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Samsung Galaxy Q vs LG Neon II Size compare

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Samsung Galaxy Q Remove phone

Posted: 18 Jul 2011
Market Status: Not officially announced
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LG Neon II Remove phone

Posted: 20 Sep 2010
Market Status: Released

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Design
Device type Feature phone 
Dimensions 4.06 x 1.96 x 0.60 inches (103 x 50 x 15 mm) 
Weight 3.70 oz (105 g)
the average is 5.3 oz (151 g)
 
Features Full keyboard, Joystick 
Display
Physical size5.3 inches2.4 inches 
Resolution 240 x 320 pixels 
Pixel density

Pixel density - The pixel density of a display represents the number of pixels over an area of one inch. It’s measured in “pixels per inch”, or ppi. The higher the number, the more detailed and good-looking the display is.

 167 ppi 
Technology

Technology - There are two main screen technologies currently used in phones and tablets: LCD and AMOLED. The former usually features a light source and liquid crystals, while the latter is based on organic light-emitting diodes. Newer LCD variations like IPS-LCD and Super-LCD allow for very accurate color reproduction and very wide viewing angles, where no significant image quality loss is observed. Current AMOLED screens differ in such a way that they can exhibit much more saturated colors (sometimes too much) and incredibly high contrast levels, which is due to black color being completely black in AMOLED displays.

 TFT 
Screen-to-body ratio 34.74 % 
Camera
Camera 2 megapixels 
Hardware Features Mirror 
Software Features Digital zoom, Self-timer 
Settings White balance presets 
Shooting Modes Night mode, Effects 
Camcorder 320x240 (QVGA) 
Features Video sharing 
Hardware
Built-in storage 0.08 GB 
Storage expansion microSD, microSDHC up to 16 GB 
Battery
Capacity 950 mAh 
User replaceableYesYes 
Talk time 4.00 hours
the average is 14 h (838 min)
 
Stand-by time 11.0 days (264 hours)
the average is 16 days (389 h)
 
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Multimedia
Music player   
Filter by Album, Artist, Genre, Playlists 
Features Background playback, Music recognition, Custom equalizer 
Cellular
GSM 850, 900, 1800, 1900 MHz 
UMTS 850, 1900 MHz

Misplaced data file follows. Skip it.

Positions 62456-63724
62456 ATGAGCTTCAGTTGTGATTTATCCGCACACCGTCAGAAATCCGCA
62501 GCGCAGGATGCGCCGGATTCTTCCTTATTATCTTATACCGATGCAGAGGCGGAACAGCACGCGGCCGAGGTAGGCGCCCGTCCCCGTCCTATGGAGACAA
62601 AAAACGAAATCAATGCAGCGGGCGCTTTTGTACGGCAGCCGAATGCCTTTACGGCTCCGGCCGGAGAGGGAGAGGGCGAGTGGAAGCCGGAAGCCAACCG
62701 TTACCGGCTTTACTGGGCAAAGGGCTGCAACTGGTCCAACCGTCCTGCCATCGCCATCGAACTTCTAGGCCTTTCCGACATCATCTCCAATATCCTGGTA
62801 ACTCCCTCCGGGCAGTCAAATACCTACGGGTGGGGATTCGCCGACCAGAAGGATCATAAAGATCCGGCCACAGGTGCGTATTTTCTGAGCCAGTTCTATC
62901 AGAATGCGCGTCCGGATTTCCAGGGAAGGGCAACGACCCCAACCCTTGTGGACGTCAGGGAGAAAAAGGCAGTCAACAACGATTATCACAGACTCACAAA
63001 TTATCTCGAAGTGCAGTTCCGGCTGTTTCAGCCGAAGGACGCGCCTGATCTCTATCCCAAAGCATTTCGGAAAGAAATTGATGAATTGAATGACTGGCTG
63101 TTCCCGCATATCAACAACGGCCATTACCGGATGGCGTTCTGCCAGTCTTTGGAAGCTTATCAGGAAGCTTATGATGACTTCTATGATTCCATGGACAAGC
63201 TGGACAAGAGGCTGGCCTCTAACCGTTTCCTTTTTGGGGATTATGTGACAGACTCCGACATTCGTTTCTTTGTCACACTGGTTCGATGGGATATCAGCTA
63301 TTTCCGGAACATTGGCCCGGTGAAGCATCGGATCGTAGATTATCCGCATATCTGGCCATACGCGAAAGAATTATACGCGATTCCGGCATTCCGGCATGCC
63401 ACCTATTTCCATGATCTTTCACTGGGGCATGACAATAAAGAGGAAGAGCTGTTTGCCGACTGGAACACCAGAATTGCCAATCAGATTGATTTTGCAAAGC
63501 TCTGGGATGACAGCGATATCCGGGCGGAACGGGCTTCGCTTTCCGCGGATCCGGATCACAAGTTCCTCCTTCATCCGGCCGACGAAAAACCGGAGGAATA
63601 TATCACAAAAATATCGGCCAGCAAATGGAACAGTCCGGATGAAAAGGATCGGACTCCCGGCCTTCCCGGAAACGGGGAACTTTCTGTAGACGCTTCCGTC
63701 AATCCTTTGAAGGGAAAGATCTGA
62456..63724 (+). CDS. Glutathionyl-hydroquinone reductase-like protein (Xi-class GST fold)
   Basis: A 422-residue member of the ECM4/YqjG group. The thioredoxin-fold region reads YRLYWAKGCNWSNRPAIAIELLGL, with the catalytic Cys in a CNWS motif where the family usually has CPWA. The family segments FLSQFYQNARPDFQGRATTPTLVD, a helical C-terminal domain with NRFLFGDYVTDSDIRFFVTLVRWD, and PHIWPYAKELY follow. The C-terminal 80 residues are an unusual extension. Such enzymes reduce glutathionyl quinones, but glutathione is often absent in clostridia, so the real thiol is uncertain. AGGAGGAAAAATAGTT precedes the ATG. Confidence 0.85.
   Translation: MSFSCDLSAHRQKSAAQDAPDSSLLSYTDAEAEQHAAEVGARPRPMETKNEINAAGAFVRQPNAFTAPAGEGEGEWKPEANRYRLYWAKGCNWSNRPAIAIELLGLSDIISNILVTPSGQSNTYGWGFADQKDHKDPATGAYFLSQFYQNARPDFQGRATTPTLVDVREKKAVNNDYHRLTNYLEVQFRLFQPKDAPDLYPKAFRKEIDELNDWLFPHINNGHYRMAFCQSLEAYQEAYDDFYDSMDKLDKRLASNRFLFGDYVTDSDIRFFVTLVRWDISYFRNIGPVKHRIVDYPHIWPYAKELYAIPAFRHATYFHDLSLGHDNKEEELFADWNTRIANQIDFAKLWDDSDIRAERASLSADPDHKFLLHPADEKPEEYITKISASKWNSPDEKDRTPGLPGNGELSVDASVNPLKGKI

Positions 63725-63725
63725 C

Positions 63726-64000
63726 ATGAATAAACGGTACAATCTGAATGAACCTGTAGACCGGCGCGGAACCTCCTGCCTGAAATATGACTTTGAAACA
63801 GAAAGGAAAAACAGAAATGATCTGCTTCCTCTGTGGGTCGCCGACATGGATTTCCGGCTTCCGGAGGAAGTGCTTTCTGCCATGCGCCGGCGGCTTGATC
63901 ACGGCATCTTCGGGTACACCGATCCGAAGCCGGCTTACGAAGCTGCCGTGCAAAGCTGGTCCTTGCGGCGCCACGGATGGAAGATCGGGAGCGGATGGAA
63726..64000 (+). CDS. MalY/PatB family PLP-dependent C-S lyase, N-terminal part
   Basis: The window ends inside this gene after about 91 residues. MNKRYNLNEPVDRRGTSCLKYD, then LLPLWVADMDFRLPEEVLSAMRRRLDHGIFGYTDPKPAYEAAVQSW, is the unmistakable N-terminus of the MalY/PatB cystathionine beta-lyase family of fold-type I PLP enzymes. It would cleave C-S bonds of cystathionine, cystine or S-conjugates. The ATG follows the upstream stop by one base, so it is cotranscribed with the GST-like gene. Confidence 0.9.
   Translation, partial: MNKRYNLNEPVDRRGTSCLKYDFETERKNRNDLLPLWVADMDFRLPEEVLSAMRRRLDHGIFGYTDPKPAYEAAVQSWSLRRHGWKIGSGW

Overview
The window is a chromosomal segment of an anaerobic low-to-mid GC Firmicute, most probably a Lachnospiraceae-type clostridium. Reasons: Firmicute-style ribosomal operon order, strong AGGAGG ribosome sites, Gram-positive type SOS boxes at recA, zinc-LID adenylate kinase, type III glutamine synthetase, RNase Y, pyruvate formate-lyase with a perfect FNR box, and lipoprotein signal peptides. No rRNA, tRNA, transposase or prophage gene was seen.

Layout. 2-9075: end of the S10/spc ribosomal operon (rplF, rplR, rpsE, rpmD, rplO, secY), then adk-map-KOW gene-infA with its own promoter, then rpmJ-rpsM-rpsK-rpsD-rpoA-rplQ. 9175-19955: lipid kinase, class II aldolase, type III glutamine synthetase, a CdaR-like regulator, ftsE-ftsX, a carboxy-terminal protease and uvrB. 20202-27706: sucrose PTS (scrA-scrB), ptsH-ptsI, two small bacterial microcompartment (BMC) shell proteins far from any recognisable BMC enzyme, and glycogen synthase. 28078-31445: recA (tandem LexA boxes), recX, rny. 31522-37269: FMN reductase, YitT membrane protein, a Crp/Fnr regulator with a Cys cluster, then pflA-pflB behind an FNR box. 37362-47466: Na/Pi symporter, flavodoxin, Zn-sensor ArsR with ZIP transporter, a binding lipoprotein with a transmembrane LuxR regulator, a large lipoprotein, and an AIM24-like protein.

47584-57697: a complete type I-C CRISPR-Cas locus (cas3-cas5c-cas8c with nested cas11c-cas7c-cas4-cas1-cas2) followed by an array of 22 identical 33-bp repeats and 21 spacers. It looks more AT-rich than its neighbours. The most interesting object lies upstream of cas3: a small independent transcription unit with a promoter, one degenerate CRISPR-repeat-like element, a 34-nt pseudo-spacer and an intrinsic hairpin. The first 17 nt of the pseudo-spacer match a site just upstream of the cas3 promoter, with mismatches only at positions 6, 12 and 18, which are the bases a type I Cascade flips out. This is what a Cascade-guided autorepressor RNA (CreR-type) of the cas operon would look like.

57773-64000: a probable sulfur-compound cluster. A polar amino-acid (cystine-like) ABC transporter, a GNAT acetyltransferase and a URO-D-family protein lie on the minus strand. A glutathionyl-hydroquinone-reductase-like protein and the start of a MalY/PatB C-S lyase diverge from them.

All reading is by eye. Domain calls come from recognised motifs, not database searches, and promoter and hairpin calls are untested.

Data HSDPA 3.6 Mbit/s, UMTS 
Phone features
Notifications Haptic feedback, Music ringtones (MP3), Polyphonic ringtones, Vibration, Flight mode, Silent mode, Speakerphone 
Hearing aid compatibility M3 
Other features Voice dialing, Voice commands (Speaker independent), Voice recording, TTY/TDD 
Connectivity
Bluetooth 2.0, EDR 
USB Yes 
Connector microUSB 
Features Mass storage device, USB charging 
Positioning

Positioning - This field shows the positioning systems supported by the device. There are three main types: GPS, A-GPS and GLONASS. GPS - This is one of the most widespread global positioning technologies, developed and maintained by the U.S. government. It uses satellites in order to detect your location. Works best in clear weather. A-GPS - A-GPS stands for Assisted GPS and is the industry standard for positioning and navigation. “Assisted” means that it can use local wireless networks, in addition to satellites, for quicker and more precise localization. GLONASS - GLONASS is a global positioning system, developed by the Russian Federation. It’s very similar to GPS, but isn’t so popular in cell phones.

 GPS, A-GPS 
Navigation Turn-by-turn navigation, Voice navigation 
Other Computer sync 
Shopping information
MSRP price $ 30 
Regulatory Approval
FCC approval

FCC approval - The Federal Communications Commission (FCC) is an independent United States government agency, directly responsible to Congress. The FCC was established by the Communications Act of 1934 and is charged with regulating interstate and international communications by radio, television, wire, satellite and cable. The FCC's jurisdiction covers the 50 states, the District of Columbia, and U.S. possessions. Every wireless phone device that is sold in the U.S. has to be tested and approved for sale by the FCC.

   
Date approved

Date approved - Shows the date when the particular phone is approved by the Federal Communications Commission

 22 Jul 2010 
 FCC ID value: BEJGW370 link 
FCC measured SAR

FCC measured SAR - Working closely with federal health and safety agencies, such as the Food and Drug Administration (FDA), the FCC has adopted limits for safe exposure to radiofrequency (RF) energy. These limits are given in terms of a unit referred to as the Specific Absorption Rate (SAR), which is a measure of the amount of radio frequency energy absorbed by the body when using a mobile phone. The FCC requires cell phone manufacturers to ensure that their phones comply with these objective limits for safe exposure. Any cell phone at or below these SAR levels (that is, any phone legally sold in the U.S.) is a "safe" phone, as measured by these standards. The FCC limit for public exposure from cellular telephones is an SAR level of 1.6 watts per kilogram (1.6 W/kg).

   
Head 1.08 W/kg 
Measured in 1900 MHz 
Body 0.41 W/kg 
Measured in 1900 MHz 

To see the full specifications with in-depth details click here.

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